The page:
Two weeks after announcing a stand down of its F-35 fleet to check for potentially faulty parts in the fighters’ ejection seats, the Air Force has mostly completed its inspections and the aircraft have been cleared to resume normal operations, Air Combat Command announced Aug. 15.
The stand down, ordered July 29, affected fleets across ACC, Air Education and Training Command, U.S. Air Forces in Europe, and Pacific Air Forces. In a statement to Air Force Magazine, an ACC spokesperson said most of the service’s 349 jets were inspected, along with additional supplies of the part in question, a cartridge-actuated device, or CAD.
Each fighter has two CADs, and all told, 706 of the cartridges were inspected. Of those 706, four “were found to be suspect” and replaced, the spokesperson said.
A number of F-35s remained uninspected as of Aug. 15. The ACC spokesperson clarified that they are in depot status. Under a Time Compliance Technical Directive, all aircraft must be inspected within 90 days.
“Those aircraft will be inspected within the TCTD’s 90-day compliance period or before their next flight,” the spokesperson said of the remaining uninspected fighters.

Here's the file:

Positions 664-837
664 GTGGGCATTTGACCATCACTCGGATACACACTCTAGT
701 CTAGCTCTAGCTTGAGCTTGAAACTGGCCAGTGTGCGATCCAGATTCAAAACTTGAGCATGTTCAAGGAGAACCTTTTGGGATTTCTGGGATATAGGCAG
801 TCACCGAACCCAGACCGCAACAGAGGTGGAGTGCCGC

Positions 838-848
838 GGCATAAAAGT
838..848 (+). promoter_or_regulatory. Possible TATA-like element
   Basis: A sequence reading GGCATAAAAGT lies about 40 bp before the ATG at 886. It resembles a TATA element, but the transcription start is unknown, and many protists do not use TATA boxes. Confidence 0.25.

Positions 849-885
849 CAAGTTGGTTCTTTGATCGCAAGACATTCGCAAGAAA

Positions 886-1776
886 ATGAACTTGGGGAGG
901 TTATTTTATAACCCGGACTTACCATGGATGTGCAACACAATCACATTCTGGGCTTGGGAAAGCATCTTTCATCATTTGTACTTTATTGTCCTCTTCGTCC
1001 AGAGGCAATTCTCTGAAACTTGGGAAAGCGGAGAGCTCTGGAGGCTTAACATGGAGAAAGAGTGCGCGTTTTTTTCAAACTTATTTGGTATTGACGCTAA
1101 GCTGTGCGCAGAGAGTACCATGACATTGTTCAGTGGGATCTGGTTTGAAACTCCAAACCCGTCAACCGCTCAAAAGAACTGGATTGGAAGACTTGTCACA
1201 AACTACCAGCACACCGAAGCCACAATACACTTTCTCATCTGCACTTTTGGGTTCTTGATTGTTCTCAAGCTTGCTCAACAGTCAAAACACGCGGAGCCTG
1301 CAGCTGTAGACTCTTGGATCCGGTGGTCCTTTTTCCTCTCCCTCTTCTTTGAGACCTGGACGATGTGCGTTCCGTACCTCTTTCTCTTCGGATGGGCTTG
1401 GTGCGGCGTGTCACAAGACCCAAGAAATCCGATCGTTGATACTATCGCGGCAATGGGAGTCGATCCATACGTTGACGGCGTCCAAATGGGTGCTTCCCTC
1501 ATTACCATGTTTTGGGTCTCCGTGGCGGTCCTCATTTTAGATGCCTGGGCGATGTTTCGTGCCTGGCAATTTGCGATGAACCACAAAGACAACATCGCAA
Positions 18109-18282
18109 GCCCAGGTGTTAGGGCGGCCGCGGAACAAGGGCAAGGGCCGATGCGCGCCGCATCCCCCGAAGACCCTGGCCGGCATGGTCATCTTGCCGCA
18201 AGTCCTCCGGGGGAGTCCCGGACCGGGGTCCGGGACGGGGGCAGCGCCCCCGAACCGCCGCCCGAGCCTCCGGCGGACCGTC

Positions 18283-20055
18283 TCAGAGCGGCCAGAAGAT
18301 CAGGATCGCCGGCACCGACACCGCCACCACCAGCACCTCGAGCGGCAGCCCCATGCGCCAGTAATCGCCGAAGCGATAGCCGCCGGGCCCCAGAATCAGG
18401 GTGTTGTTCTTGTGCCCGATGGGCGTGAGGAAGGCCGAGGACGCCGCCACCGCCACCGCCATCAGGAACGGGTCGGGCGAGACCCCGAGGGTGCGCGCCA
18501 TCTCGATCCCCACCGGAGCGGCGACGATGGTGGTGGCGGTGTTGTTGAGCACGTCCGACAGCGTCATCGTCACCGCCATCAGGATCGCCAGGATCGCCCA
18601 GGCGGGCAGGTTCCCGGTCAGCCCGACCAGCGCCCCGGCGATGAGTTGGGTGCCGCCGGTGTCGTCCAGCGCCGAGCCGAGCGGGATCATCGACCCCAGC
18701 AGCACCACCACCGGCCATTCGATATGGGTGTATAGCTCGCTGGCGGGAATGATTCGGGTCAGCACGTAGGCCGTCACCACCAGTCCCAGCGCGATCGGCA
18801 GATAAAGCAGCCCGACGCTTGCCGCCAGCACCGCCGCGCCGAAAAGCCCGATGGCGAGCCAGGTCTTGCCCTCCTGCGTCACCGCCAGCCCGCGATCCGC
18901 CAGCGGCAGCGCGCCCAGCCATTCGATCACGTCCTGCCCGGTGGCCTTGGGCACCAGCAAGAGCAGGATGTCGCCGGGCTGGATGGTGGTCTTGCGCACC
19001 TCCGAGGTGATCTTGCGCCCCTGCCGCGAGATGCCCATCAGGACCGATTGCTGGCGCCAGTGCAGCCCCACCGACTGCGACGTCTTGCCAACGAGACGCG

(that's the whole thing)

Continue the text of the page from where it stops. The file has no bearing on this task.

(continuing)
The issue at the heart of the stand down was discovered in April during a routine inspection at Hill Air Force Base, Utah, when maintainers found a faulty CAD that had an insufficient amount of explosive powder. Without the needed explosive powder, the cartridges may not initiate necessary actions if the pilot commands an ejection.
Inspecting the cartridges involved taking each jet out of service for a day so its seat could be removed from the aircraft. From there, the CADs can be removed quickly and inspected. Maintainers who are unsure whether a cartridge has enough explosive powder can X-ray it.
The Air Force’s F-35s are not the only fleet that has encountered the issue. The Navy and Marine Corps have reportedly conducted cartridge replacements on at least five different kinds of aircraft, and Martin-Baker seats are used by dozens of other countries and air forces. Germany, Israel, and the United Kingdom have all announced inspections as well.
Lawmakers and advocates have closely followed issues with Air Force ejection seats for several years, leading to legislation. As a result, the services are “taking no chances. They are going for zero risk,” a Martin-Baker official previously told Air Force Magazine.
Editor’s Note: This story was updated on Aug. 16 to clarify the role the CADs play in the ejection process.